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favorite scale to solo with

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voodoochildtwj
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whats the best scale to create solos with, give me the exact scale


   
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Mike
 Mike
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I believe the Minor Pentatonic (1-b3-4-5-b7-1), is the most common.

I've been wrong before...........


   
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gnease
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For blues, Tracker, for blues!

Let us know if you are not interested in blues, voodoo.

-=tension & release=-


   
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Ignar Hillström
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There's no best skill. Minor pentatonic for blues/rock, major penta for country/rock, major minor in jazz, pop and metal. Oh, a request usually works better then a demand...


   
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Mike
 Mike
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For blues, Tracker, for blues!

I thought that the minor was common for (yes) blues, but rock as well.......


   
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gnease
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You are correct -- I'm being too narrow. But it is blues-rock as opposed to country-rock, as Arjen points out. The major versus minor pentatonic application sort of splits the pop and rock genres in two. And of course blues usually includes that good ole flatted 5th, as well.

-=tension & release=-


   
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blackzerogsh
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Does GN have a lesson on using the minor pentatonic for blues/rock solos?


   
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Mike
 Mike
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Yes, the blues scale is the minor pentatonic, but with the flatted 5th.

I am familiar with blues and classic rock and they are common to me (even in some “grunge” music now that I think about it). So to me, the minors are common.

Sorry for me not clearing that up in the beginning. I don't know the others that Arjen pointed out, just the ones I come in contact with.

Sorry for the visual lack of thought.

So how about a genre there, voodoo?


   
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NoteBoat
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The chromatic scale is the best. I can't think of a single solo in any genre that doesn't use notes found in it :)

For rock or funk, I use the pentatonic most often
For blues, the blues scale (pentatonic +1 as Greg and Tracker pointed out)
For jazz... the Dorian, Lydian, and Be-Bop most often. Sometimes the Gypsy minor or mixed minor (ascending melodic minor, descending harmonic)
For country and bluegrass, the major scale

I don't usually improvise in other styles besides those.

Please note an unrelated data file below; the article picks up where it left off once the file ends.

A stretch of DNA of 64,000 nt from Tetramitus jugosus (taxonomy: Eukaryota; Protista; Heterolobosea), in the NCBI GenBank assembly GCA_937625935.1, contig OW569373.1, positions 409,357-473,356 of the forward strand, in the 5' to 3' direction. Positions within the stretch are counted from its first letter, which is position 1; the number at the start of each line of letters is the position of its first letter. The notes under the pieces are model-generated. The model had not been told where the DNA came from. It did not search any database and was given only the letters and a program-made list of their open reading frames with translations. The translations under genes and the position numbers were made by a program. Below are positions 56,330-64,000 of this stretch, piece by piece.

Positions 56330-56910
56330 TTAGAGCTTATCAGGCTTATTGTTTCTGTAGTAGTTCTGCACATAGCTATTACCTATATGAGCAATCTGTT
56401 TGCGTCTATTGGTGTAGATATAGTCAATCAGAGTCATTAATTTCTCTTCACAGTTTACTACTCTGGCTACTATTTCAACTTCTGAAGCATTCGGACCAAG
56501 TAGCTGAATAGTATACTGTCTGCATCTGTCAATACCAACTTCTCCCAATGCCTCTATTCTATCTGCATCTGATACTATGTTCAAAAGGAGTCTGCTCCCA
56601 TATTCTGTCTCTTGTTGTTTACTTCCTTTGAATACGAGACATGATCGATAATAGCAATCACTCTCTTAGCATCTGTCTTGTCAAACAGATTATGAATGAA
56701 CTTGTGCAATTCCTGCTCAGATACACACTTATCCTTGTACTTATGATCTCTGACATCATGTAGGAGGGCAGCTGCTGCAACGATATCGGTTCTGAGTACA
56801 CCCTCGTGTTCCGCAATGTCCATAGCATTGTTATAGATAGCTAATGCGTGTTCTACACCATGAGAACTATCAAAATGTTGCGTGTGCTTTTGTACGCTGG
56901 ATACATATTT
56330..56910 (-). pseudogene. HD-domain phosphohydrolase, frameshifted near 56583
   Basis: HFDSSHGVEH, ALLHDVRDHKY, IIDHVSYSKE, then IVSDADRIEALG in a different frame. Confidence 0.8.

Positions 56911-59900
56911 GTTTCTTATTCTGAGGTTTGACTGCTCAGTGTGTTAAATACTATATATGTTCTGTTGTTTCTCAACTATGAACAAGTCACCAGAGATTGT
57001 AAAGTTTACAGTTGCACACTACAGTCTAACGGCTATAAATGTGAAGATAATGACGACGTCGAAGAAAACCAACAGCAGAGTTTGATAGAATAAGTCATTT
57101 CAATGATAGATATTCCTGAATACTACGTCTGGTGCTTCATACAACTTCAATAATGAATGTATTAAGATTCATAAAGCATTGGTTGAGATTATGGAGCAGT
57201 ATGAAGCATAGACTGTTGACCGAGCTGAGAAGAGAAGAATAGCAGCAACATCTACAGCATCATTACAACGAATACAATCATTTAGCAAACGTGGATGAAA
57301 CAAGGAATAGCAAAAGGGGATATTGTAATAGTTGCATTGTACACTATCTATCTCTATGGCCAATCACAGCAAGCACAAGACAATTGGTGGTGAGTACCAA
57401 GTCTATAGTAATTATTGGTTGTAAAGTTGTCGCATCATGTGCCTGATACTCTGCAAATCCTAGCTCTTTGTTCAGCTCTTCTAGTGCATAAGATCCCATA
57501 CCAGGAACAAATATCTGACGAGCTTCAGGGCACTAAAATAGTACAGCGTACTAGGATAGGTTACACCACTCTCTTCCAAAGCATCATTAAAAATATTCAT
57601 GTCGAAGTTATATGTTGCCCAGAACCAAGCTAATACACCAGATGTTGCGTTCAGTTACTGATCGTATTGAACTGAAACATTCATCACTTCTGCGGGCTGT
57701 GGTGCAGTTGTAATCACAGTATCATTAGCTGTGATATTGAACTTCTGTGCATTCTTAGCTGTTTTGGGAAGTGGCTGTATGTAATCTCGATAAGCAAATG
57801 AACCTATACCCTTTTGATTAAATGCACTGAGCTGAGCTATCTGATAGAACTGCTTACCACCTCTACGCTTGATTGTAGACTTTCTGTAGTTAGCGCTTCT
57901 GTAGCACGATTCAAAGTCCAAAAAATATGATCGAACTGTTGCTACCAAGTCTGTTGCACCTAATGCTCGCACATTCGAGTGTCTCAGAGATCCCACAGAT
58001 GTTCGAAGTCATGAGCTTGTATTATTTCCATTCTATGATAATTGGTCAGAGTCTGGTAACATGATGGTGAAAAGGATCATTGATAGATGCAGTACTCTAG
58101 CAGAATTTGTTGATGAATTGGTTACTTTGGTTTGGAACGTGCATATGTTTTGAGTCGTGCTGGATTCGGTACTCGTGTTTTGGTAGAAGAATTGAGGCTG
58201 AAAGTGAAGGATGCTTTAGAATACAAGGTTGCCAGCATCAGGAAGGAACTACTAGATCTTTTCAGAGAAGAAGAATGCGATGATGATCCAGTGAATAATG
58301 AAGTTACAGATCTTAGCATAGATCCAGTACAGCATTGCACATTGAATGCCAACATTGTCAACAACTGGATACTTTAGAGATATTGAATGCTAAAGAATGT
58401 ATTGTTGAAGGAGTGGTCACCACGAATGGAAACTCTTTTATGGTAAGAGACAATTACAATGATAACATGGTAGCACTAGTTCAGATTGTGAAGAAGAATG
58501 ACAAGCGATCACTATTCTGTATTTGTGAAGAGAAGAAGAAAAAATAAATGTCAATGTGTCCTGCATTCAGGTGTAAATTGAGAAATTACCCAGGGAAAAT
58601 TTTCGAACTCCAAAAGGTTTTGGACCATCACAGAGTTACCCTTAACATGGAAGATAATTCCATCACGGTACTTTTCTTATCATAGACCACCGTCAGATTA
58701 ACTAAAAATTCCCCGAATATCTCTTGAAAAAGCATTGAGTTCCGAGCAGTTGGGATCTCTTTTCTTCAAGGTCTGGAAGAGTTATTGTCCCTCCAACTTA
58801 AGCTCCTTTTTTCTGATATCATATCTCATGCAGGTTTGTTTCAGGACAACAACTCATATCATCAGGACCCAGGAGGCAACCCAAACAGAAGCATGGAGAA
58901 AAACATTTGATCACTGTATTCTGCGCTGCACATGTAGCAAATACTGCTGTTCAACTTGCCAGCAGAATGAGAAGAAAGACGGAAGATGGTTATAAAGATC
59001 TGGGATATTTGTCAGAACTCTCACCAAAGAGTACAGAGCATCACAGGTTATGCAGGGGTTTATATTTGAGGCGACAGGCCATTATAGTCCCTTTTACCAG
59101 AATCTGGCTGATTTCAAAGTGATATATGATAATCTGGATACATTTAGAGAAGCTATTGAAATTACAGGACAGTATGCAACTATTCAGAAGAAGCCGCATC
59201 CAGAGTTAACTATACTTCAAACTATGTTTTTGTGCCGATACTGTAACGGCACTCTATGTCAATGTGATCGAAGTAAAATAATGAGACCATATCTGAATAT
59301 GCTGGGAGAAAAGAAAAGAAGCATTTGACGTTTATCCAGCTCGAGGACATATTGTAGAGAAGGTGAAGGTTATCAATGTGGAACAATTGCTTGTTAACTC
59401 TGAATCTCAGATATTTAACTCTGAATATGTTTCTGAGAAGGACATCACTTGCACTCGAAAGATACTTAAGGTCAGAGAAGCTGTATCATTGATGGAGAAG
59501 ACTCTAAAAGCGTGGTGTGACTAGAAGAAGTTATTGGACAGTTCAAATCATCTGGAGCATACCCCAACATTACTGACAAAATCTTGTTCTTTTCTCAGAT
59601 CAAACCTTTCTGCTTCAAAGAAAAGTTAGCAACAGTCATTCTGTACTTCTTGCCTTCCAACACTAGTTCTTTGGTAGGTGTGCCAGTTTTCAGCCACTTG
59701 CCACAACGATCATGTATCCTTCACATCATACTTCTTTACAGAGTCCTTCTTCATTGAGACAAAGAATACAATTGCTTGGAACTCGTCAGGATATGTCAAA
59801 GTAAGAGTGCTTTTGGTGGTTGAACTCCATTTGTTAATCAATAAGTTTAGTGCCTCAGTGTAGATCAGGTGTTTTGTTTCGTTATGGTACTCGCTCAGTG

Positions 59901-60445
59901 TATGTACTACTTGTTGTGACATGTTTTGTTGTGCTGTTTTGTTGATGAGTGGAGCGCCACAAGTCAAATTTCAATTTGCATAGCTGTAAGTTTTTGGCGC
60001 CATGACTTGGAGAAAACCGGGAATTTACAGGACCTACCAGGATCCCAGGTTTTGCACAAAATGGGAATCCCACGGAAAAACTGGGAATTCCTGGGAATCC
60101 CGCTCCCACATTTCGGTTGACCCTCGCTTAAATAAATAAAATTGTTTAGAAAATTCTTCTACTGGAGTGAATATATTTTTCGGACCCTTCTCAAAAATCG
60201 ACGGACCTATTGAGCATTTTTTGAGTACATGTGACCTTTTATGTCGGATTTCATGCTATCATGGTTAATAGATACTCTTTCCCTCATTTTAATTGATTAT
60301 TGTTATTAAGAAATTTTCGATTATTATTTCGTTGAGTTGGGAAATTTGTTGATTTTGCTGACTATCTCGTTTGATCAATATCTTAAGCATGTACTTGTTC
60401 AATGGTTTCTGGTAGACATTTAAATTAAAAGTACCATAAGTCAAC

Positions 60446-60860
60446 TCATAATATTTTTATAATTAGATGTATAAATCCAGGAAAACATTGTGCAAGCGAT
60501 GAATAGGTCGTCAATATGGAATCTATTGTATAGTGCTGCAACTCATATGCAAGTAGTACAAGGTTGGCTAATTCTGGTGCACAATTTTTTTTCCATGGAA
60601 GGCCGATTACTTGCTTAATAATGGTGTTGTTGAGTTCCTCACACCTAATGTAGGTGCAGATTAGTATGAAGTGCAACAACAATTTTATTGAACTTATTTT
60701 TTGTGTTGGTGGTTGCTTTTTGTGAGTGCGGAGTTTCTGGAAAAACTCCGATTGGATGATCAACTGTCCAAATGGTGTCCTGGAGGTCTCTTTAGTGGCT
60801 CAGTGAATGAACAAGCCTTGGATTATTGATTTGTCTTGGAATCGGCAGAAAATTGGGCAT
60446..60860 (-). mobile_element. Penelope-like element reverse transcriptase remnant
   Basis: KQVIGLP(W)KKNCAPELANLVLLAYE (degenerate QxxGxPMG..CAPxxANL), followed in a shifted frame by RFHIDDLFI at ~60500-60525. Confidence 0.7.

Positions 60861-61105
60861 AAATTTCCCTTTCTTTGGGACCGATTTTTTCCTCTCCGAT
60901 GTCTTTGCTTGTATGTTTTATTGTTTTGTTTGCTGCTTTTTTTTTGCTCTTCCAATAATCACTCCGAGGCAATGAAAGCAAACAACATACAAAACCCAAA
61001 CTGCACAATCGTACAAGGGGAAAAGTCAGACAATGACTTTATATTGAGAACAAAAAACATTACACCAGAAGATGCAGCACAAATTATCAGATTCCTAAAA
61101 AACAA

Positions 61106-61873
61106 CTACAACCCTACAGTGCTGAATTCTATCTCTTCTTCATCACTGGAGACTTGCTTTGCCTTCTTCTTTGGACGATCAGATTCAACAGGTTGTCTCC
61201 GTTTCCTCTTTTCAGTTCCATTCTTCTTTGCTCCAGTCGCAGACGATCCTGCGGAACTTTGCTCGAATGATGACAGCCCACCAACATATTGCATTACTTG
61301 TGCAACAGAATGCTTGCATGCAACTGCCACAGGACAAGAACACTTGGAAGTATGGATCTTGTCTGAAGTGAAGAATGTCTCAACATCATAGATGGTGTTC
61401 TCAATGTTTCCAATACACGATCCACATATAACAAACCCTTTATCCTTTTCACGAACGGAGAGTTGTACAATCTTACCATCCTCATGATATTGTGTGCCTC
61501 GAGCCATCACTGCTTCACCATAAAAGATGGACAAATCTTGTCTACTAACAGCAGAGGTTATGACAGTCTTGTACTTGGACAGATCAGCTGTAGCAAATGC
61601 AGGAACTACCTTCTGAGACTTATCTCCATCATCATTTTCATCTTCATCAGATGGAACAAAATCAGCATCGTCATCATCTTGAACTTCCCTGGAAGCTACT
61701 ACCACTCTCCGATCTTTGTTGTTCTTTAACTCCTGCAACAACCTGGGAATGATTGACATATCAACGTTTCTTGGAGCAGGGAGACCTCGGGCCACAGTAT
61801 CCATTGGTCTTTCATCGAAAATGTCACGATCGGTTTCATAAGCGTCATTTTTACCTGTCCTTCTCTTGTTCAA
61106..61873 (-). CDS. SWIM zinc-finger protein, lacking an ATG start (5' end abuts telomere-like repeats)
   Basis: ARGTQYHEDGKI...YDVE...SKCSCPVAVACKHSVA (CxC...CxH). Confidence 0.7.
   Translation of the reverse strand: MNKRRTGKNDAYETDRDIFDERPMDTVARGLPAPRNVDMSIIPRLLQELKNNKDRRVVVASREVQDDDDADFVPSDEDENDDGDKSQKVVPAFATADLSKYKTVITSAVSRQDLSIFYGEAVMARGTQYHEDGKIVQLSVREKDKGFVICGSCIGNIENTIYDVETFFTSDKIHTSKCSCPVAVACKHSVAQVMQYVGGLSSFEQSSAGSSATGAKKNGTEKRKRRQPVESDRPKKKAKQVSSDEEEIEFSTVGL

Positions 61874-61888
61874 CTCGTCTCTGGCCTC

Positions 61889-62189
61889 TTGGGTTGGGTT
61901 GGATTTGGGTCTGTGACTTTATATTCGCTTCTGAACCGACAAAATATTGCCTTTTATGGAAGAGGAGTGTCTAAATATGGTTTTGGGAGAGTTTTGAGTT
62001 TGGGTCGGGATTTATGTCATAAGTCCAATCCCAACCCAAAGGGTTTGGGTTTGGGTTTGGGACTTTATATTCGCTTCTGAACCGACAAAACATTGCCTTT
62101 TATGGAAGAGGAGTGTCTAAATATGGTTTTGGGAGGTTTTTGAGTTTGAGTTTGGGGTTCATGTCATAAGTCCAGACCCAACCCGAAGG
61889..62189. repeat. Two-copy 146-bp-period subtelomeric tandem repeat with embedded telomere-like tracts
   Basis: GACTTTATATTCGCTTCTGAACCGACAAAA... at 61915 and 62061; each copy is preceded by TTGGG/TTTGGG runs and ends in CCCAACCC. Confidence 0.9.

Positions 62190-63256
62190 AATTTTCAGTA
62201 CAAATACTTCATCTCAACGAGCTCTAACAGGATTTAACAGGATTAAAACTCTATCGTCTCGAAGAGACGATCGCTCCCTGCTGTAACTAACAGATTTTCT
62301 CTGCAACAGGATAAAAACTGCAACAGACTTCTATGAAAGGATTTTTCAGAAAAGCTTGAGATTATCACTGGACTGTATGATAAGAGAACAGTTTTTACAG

Guitar teacher offering lessons in Plainfield IL


   
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Chris C
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The chromatic scale is the best. I can't think of a single solo in any genre that doesn't use notes found in it :)

:D

I'm a big fan of the chromatic scale too. 8)

However, I usually favour a variation of the chromatic scale that I refer to as the Mundaring Mode. It does have areas of overlap with the chromatic scale but does feature frequently deviations, for reasons that I'm still coming to terms with. :wink:


   
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gleystee
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For country and bluegrass, the major scale

So when those bluegrass players are picking through notes at lightning speed, do they usually just play right out of the major scale? Are there any special notes they frequently add in as well?


   
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Ricochet
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I've heard a bunch of rippin' blues scale runs in bluegrass, too.

"A cheerful heart is good medicine."


   
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maxo127
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whatever feels right....easiest and most common is prolly just your everyday minor pentatonic to get it count up 6 steps in the major scale take that note as your root note and play the pentatonic scale

$MAX$


   
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NoteBoat
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bluegrass actually uses a lot of chromatic runs. Take any two scale tones a whole step apart, and odds are you can use the note in between if you play it fast enough :)

You're usually going up into a chord tone - and since most bluegrass is in major keys, the b3 and b5 get used a lot.

Guitar teacher offering lessons in Plainfield IL


   
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simon@home.co.uk
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Well for a neo classical sound, check out the harmonic minor scale


   
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